Death comes then as only the laying aside of a physical instrument for rest and the assimilation of experiences into the capacities and maturer wisdom with which the soul may begin another incarnation. So life proceeds in a cyclic pattern, existence on earth for the gathering of experience being followed by existence in other realms of living. Our eternal purposes reflect themselves in time, and the transitory vehicles we use—mental, emotional, and physical—gather the experiences by which we become conscious of our divine nature and purpose.


Realizing the truth of reincarnation should be an inspiration to us, for then we know that the great men and women of the world tell us in their persons and achievements what we with effort may become. For the future flows from the gathered momentum of the past, governed by the law of cause and effect. In its passage through earthly personalities, the spiritual Self accumulates a fund of individual character that remains as a permanent thread stringing together all the separate lives.

There is a majestic satisfaction in knowing that the present life is but one in a grand series in which every individual is going the round of infinite experience for a glorious outcome. This is not transmigration (return in animal form) and must never be confused with that theory, for once the individualized soul has inhabited human form it can never return to any lesser expression in the kingdom below the human. There may be many wanderings before the prodigal child reaches heavenly abode, but having entered upon the path of humanity, we can never again be less than human.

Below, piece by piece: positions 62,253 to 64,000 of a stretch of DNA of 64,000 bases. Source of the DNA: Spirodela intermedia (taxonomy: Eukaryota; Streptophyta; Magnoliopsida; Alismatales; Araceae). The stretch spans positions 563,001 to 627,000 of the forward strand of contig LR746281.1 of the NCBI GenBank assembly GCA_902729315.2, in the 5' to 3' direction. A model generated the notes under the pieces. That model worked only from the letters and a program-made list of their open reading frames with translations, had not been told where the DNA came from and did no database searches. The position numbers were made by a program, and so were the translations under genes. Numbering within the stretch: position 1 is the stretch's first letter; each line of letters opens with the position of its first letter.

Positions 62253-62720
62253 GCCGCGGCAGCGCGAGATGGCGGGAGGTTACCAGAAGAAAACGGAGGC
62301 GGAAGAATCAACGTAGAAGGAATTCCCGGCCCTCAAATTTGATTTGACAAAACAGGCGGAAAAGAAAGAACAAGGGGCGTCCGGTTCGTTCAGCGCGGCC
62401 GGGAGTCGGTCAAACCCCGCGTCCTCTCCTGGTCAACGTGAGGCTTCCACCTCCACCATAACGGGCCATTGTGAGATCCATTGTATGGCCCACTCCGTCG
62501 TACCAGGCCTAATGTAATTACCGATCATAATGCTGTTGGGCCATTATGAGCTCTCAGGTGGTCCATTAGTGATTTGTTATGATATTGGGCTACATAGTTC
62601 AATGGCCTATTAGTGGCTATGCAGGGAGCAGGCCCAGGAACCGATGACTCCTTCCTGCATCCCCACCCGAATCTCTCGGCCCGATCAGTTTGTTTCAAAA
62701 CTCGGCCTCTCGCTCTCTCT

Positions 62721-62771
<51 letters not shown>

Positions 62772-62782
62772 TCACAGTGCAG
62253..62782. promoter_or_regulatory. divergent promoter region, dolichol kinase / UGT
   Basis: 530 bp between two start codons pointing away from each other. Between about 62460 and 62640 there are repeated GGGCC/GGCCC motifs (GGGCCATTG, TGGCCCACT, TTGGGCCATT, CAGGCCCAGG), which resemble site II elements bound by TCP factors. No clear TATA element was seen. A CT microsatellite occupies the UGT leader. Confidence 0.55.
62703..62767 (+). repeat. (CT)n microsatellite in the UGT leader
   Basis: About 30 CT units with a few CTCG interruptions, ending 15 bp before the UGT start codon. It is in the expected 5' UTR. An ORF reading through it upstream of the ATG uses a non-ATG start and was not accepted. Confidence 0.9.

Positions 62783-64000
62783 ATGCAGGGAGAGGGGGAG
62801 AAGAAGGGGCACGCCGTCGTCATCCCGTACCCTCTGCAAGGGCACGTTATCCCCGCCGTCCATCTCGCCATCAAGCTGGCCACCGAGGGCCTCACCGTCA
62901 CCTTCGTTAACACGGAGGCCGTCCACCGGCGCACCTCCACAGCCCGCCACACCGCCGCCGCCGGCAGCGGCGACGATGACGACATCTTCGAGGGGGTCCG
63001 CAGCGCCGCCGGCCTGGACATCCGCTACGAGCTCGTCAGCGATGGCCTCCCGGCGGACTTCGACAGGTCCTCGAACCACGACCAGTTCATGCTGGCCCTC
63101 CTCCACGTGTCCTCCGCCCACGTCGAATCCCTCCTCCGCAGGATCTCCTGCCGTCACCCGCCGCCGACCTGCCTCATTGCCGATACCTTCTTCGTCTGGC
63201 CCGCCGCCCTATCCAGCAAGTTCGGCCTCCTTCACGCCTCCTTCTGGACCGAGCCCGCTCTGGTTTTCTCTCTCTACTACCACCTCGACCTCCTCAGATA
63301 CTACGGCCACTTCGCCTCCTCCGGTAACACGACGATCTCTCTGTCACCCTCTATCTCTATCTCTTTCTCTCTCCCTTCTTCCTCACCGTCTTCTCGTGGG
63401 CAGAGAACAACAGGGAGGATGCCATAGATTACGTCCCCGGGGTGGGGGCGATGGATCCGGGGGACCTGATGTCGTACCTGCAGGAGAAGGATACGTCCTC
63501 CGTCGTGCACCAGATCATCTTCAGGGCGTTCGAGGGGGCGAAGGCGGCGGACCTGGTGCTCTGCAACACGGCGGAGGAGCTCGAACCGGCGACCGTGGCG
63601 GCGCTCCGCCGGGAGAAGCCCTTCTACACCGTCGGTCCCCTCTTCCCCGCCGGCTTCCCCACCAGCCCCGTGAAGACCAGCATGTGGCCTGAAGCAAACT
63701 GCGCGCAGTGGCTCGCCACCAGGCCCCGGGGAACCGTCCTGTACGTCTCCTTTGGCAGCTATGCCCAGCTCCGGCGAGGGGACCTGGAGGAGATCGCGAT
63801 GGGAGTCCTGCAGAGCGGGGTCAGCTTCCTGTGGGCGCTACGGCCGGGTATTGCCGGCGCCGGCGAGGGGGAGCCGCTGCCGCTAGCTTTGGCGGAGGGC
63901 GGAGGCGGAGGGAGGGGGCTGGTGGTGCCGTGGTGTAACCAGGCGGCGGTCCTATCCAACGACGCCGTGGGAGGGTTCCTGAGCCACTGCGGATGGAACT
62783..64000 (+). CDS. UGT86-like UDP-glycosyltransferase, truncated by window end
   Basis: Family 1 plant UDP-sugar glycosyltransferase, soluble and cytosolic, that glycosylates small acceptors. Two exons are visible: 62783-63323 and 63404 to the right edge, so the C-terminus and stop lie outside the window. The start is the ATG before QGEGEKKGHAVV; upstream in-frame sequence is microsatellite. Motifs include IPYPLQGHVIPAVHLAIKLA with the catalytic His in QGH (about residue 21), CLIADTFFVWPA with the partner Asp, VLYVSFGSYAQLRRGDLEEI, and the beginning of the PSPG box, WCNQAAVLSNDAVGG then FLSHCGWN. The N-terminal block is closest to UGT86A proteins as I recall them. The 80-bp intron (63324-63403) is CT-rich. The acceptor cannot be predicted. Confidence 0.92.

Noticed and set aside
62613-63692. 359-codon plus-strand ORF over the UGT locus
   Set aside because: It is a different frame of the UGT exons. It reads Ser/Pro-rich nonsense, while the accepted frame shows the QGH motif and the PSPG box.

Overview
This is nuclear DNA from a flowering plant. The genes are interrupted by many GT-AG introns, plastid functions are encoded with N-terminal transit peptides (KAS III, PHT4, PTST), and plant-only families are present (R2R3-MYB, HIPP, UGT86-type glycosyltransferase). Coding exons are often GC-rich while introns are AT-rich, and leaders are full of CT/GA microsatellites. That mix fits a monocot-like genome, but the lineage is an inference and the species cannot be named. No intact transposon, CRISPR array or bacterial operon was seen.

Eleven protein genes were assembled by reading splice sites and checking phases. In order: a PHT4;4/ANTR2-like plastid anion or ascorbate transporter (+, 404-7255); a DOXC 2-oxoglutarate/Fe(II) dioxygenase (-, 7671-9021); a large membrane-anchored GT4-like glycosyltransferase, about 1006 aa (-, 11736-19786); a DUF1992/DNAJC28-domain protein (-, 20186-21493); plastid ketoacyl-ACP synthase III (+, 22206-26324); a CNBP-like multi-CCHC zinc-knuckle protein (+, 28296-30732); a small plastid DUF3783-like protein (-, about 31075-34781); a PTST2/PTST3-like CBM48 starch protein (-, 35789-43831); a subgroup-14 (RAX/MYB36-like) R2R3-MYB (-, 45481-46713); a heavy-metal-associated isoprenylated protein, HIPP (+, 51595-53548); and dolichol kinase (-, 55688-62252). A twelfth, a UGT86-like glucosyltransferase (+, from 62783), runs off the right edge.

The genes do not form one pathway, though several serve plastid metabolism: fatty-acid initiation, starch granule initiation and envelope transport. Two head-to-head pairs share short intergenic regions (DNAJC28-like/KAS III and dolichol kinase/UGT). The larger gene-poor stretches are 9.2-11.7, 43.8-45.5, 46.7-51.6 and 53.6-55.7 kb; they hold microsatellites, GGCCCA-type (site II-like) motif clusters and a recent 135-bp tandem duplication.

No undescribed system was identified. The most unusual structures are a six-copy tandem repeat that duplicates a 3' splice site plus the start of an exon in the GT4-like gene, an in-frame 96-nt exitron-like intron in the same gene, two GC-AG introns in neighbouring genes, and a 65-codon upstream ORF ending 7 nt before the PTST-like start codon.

The great lesson of reincarnation is that our powers are infinite, our opportunities eternal, and our goal godlike. As we look at life from the standpoint of its opportunities for growth, from the vantage point of the immortal being that we are, then we are eager to set forth upon our way, taking the air lanes of spiritual living. There is no goal so high but that we may one day reach it with persistent effort, although many lives may be needed for the winning. There is no real failure in life except the lack of courage to try again. Opportunities come back to us, life after life. There is time for the climbing, time for the growing.

Reincarnation is the very rhythm of existence. Each moment dies that another may be given birth. To live in awareness of this universal law of cyclic rhythm is to be free from fear and doubt, confident that the future can hold all possibilities as the opportunities of the present are fully lived. Reincarnation affirms that all life is meaningful, that everything has significance and enduring value. It is the great emancipator, freeing us from the prison of the temporary personality into the noble vision and realization of our eternal purposes. Life is the great romance, the high adventure of evolution. Birth and death are but the markers along the road.

In the light of reincarnation, we may discover a technique for living more and more completely, utilizing every experience as an opportunity for greater development, seeing in every moment of time the doorway to the Immortal.


Popular introductions to the subject of reincarnation include the following:

The most important scholarly studies of reincarnation have been made by the late Dr. Ian Stevenson, Professor of Psychiatry at the University of Virginia School of Medicine. His books on the subject include the following: